The state and waste of Dutch Design: Books, Shelves and Values
A book is a curious thing. It's a "container" of highly organised information (text, images and so on) that is presented to its audience as a narrative experience. They are highly valued not only as a source of knowledge or as a reflection of their owner's identity, but also because they give their owner a level of prestige. Therefore it comes as no surprise books are often given a prominent place [of display] in their owner's space.
The concepts of "owning" a book, it reflecting the owner's "identity" and the owner gaining "prestige" (because of owning it) have long since intrigued me. Think of all the books that are standing on your shelves. Chances are you have not read every single one of them. There might even be some that you haven't even opened. Yet, all of us (sub)consciously use our bookshelves to convince guests, clients, loved ones and ourselves, that we are cultured men and women. Educated, accomplished and sophisticated in who we are and in what we do.
However, this (sub)conscious action greatly devalues the concept of the book. It transforms them into objects of vanity. A good example is the ongoing trend amongst Chinese businessmen who buy books to sell themselves. Because [the quality of] content is of no importance to them they purchase books based on weight (i.e. "the heavier the better"). After all, as long as a shelf full of beautiful and important-looking books convinces the client of their [the business man's] professional status it does not matter what information the books contain.
Another good example is that of designers who have multiple shelves packed with expensive and exquisite books. Although the majority of designers worship books with almost religious devotion they usually limit their adoration to their design (i.e. typography, composition, size, colour, paper and so on). Rarely do designers read a book that has not been designed by themselves. This renders books to visual curiosities and the job of the designer to that of "maker of pretty things". There are even designers who choose to vacuum-seal (copies of) their most precious books in order to ensure their quality "will remain forever".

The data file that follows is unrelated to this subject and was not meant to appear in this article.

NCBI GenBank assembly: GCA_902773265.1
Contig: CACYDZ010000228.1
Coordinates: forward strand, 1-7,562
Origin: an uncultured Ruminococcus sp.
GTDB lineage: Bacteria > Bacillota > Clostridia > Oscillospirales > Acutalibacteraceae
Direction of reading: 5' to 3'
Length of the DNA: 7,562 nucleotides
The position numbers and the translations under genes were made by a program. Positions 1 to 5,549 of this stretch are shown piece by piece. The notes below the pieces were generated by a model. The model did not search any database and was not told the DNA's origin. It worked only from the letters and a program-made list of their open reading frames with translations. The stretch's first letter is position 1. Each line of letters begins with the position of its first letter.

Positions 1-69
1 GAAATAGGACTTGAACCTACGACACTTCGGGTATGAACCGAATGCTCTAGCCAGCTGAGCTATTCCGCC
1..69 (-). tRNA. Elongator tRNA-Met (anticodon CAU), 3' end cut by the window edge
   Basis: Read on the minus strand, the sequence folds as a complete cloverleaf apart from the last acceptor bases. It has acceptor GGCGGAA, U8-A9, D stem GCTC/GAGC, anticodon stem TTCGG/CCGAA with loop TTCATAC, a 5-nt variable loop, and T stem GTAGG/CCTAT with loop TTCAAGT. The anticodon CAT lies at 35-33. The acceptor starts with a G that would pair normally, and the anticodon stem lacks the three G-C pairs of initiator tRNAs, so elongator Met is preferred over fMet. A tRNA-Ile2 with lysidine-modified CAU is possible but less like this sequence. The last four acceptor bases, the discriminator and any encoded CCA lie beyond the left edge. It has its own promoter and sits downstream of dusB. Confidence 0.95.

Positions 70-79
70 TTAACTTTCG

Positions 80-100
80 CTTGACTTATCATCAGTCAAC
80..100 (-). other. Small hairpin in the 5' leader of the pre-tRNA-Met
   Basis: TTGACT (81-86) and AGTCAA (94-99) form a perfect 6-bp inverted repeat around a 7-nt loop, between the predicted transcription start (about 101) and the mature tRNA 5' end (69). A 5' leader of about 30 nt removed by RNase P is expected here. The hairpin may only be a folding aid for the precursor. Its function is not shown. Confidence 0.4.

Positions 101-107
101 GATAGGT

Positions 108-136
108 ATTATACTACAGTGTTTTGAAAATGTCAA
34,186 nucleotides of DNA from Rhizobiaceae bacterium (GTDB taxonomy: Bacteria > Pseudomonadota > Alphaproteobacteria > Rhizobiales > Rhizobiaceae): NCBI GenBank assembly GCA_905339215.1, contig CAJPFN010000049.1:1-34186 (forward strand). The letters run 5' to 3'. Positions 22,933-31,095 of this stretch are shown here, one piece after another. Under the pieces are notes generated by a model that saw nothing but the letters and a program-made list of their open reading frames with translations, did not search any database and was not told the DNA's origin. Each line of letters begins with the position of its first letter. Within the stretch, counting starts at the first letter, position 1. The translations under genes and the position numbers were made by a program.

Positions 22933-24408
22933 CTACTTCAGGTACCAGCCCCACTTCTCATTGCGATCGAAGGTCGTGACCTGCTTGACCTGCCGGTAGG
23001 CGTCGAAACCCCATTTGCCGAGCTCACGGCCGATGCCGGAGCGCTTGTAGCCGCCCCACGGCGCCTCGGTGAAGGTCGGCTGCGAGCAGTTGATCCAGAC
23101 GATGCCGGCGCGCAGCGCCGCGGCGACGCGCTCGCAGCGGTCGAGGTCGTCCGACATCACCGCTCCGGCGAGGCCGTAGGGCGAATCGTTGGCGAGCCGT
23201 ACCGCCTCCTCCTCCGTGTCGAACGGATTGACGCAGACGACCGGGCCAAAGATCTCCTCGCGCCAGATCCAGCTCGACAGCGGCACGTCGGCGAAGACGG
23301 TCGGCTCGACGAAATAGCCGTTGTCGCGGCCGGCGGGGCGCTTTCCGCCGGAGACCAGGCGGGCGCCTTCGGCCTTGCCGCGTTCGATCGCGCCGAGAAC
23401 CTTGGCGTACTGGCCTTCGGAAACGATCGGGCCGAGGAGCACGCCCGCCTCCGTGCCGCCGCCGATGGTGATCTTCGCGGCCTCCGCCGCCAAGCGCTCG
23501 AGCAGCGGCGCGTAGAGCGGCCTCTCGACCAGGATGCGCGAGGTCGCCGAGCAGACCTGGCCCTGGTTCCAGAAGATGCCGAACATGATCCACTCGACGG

"There are worse crimes than burning books. One of them is not reading them."
Joseph Brodsky, Russian poet and essayist.
A common counter-argument is that books should be considered as objects of art. However, to me that's too easy of an answer. It implies that books are the end product of craftsmanship and concept. Similar to a piece of jewellery or an sculpture (i.e. a piece of decoration to be displayed for one's ego). This counter-argument ignores the existence of the book's original purpose, its content and the quality thereof. Now, can a book be made into an object of art [and retain all of its values, including its content]? Yes, without a doubt. Should all books be considered objects of art? No, absolutely not, unless it was the intention of their creator(s).
So, how do you value a book as its proud owner? Although the answer is different for everybody (one can argue the answers of the Chinese businessmen and the designers is just a valid as mine) my opinion is that the only way to truly value a book is by genuinely enjoying every aspect of it and treasuring it for what it means to you. To me the sign of a book that is truly valued by its owner is when I can see traces of wear and tear (i.e. a broken spine, writing on the pages, a coffee spill, etc). A valued book should never be allowed to remain in mint condition or to collect dust. It should be shoved in bags, taken everywhere in all weather, read numerous times from cover to cover and then placed back on the shelf [to rest] with its brothers and sisters.
Undoubtably not every book will be of value to you. However, someone else might value it. Therefore give away the books that you don't care for, and treasure the ones you do. Don't be afraid to own an empty book shelf that needs to be filled once more, in stead fear the shelves that are stacked with unread books with prominent covers and pretty pictures. You might find yourself to be just as shallow as your book collection.
Photo illustration credits: Sarah MacKinnon and Richard Redditt